Early Fields and the Pitcher’s Dirt Path


So why, you may ask, did so many of those early 19th century baseball fields have those long dirt paths between the pitcher’s mound and home plate? And why did organized baseball continue to include these mysterious tracks on the infield until they variably started disappearing in the early 2oth century?

SABR member Rob Neyer probably supplies us all with the most common sensible answers to these and all other questions about them at Baseball Nation on October 4, 2011, when he in turn credited another SABR author, Peter Morris, for his explanations in an excellent specific baseball history book entitled: A Game of Inches: The Game Behind the Scenes.

Neyer notes that both Comerica Park and Chase Field today contain dirt strips between the pitcher’s mound and home plate as nods to old-time baseball.

The origins of the path are obscure, but researcher Tom Shieber has unearthed what is almost certainly the explanation, according to Neyer. Shieber explains that early baseball clubs often played on cricket grounds, where the two wickets were connected by a dirt path to ensure more reliable bounces. He speculates that early baseball clubs found that the path also led to fewer passed balls in their own game of baseball and made it easy for the strips to become customary in their own newer “strike the ball” game. Shieber cites a description that appeared in the New York Clipper in July 1860.

What this doesn’t explain is why baseball fields commonly featured the “pitcher’s path” well into the 20th century. Morris speculates – and Neyer agrees – that in the days of small grounds-keeping crews and limited technology, it was exceptionally difficult to keep a field in good shape; this fact should be apparent to any of you who have spent any time examining baseball field photos from the 19th and early 20th centuries. With pitchers and catchers frequently trodding back and forth upon that stretch of ground between the mound and plate, it was just easier to forget about grass and keep a dirt strip there instead. To put it mildly, baseball grounds-keeping knowledge and technology was hardly anything near the artful stage during baseball’s Garden of Eden era.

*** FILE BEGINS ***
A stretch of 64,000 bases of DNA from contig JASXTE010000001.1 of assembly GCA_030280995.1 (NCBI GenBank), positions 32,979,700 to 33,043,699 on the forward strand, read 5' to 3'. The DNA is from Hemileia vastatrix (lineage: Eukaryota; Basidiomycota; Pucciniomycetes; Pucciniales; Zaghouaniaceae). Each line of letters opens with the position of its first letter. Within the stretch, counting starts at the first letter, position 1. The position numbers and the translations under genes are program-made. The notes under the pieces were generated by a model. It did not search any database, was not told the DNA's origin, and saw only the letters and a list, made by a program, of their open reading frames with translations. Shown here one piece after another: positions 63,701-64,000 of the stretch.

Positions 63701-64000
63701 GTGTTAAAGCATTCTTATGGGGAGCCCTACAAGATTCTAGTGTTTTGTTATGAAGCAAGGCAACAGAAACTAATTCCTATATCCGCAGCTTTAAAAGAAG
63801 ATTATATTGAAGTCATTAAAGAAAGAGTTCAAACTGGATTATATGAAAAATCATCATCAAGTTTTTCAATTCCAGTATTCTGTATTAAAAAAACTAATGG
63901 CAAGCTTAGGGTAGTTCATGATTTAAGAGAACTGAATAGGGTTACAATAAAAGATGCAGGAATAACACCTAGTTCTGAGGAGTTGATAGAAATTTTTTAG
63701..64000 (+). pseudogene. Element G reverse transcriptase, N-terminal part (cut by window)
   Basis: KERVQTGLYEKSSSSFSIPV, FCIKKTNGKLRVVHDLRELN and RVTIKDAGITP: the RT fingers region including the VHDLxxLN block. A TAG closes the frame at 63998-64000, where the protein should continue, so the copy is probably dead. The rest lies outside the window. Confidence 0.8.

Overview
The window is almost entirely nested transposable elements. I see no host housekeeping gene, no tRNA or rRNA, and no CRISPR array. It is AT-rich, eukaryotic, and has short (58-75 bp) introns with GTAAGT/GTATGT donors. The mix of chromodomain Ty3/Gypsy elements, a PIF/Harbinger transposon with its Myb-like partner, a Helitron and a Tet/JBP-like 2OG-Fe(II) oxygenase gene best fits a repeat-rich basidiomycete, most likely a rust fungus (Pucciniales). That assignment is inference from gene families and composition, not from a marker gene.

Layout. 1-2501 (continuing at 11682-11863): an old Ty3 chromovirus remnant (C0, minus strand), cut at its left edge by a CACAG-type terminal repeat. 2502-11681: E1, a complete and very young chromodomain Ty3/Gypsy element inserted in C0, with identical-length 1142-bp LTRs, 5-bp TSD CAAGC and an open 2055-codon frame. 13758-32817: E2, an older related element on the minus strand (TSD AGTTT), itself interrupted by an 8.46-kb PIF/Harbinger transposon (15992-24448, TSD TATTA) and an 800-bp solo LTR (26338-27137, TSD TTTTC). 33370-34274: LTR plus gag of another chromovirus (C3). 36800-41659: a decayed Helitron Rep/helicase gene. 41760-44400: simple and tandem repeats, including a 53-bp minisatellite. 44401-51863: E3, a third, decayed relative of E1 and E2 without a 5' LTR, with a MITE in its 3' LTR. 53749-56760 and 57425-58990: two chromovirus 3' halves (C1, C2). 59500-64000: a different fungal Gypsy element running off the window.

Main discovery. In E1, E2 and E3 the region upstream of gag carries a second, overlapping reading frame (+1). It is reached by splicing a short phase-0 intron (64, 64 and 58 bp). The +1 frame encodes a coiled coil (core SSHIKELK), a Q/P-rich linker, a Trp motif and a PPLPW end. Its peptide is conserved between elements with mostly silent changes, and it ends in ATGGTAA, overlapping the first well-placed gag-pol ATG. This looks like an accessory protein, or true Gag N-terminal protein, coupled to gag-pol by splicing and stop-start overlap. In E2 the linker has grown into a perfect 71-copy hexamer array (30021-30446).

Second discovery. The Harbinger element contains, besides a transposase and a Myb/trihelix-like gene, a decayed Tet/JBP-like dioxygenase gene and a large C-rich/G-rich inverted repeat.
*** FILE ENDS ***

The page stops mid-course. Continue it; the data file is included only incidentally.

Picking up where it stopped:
Read the full article here: http://mlb.sbnation.com/2011/10/4/2470036/so-whats-the-deal-with-those-dirt-strips for a more informative look at how things were and how the game has moved forward from the condition of those early times.


And speaking of old ruts, the Pecan Park Eagle hopes that you remain stuck in the rut of wishing your dad either a Happy Father’s Day wish 0r a smiling tip of your memory cap for what he meant to you in his lifetime – and that everything you share together today is honest, true, and freely extended in the name of love. And, even if you somehow didn’t seem to get it from your dad, try to keep in mind too that dads are often deficient in their abilities to show love in the ways we hope to receive it. Wherever possible, try to cut these emotionally blocked fathers some slack and give them your love in return regardless. It will be the same love Dad once hoped to give to you directly in no uncertain terms – when he still didn’t know how to hit the “send” button.




One Response to “Early Fields and the Pitcher’s Dirt Path”

  1. David Munger Says:

    Back at you, Bill, Happy Father’s Day.

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